By Al Brandenburg

Depression is not a normal part of aging, but can develop in later years— and it can be dangerous.

The Centers for Disease Control and Prevention (CDC) reports that up to 5% of independent, older adults experience major depression, 11.5% of whom are hospitalized. In addition, 13.5% of seniors requiring home care live with this form of treatable mental illness.

Al Brandenburg Maricopa
Al Brandenburg

The senior years bring unique changes and challenges that can contribute to declining health. Health problems and aches and pains can limit activities and lead to isolation, both possible causes of major depressive disorder. It sometimes occurs along with a serious illness like heart disease, diabetes, cancer, Alzheimer’s disease or Parkinson’s. It can also be a side effect of medications taken for those illnesses and others, which worsen with age, as well as vision and hearing loss, according to the CDC.

The changes that come with aging, while not always negative, often result in a feeling of loss: the death of friends and family members, retirement, losing one’s sense of purpose, moving out of a lifelong home or loss of mobility and independence. Depression in older adults can not only make existing illnesses more severe, cause disability and loss of freedom, but suicidal behavior and death by suicide.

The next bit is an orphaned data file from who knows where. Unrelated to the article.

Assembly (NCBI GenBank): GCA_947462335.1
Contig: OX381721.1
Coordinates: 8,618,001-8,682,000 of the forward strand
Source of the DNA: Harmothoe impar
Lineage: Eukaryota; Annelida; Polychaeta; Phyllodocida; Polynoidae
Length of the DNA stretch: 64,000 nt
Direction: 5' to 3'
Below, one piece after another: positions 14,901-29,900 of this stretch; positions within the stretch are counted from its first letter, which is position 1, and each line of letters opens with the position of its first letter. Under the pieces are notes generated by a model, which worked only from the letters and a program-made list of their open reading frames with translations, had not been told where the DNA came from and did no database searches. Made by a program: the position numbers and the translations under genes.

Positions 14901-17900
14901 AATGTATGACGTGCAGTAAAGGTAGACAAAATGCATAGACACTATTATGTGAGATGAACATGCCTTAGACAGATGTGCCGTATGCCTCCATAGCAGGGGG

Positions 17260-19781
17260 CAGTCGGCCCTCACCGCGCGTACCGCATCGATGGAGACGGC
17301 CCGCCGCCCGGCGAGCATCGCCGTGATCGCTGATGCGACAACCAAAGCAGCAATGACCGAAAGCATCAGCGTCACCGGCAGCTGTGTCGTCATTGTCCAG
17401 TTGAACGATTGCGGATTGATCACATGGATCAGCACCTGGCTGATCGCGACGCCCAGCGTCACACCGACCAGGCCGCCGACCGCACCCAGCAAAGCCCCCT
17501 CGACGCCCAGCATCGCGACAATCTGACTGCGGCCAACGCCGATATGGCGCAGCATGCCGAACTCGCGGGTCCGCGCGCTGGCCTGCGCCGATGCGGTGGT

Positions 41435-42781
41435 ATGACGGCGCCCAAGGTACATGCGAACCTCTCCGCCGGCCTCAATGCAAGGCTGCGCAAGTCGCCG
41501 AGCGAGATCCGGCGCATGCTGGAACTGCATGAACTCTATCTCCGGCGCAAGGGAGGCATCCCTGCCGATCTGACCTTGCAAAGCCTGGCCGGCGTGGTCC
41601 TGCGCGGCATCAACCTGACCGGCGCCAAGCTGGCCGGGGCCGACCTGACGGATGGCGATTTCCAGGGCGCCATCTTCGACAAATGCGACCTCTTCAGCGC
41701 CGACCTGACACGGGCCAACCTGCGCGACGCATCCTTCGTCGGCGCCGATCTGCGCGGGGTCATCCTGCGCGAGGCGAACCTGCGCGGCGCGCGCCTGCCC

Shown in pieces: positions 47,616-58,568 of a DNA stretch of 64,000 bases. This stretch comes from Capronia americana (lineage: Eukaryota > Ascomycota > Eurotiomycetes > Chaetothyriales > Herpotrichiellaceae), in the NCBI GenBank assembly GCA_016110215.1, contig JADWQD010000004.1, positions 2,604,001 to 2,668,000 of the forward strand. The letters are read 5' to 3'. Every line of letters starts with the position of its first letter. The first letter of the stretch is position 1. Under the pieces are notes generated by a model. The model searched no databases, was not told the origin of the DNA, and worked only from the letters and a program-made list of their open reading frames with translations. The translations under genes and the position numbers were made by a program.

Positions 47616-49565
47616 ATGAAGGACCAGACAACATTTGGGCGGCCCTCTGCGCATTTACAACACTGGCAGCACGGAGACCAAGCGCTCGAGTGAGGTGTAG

Signs of depression can be mistaken for typical aging. Here’s what to look for:

• Aches and pains
• Fatigue
• Irritability
• Despair
• Helplessness
• Hopelessness
• Lack of motivation

Depression in older adults is treatable with medication, therapy and lifestyle intervention. Families and friends helping an aging adult regain connection and a sense of importance goes a long way toward easing depression. Purpose and independence can be encouraged by:

• Fostering meaningful contact with others
• Volunteering
• Caring for a pet
• Learning a new skill
• Traveling with support and companionship

Al Brandenburg is a member of the Maricopa Senior Coalition.

Sources: AARP, National Institute on Aging,,,

This column appears in the May issue of InMaricopa magazine.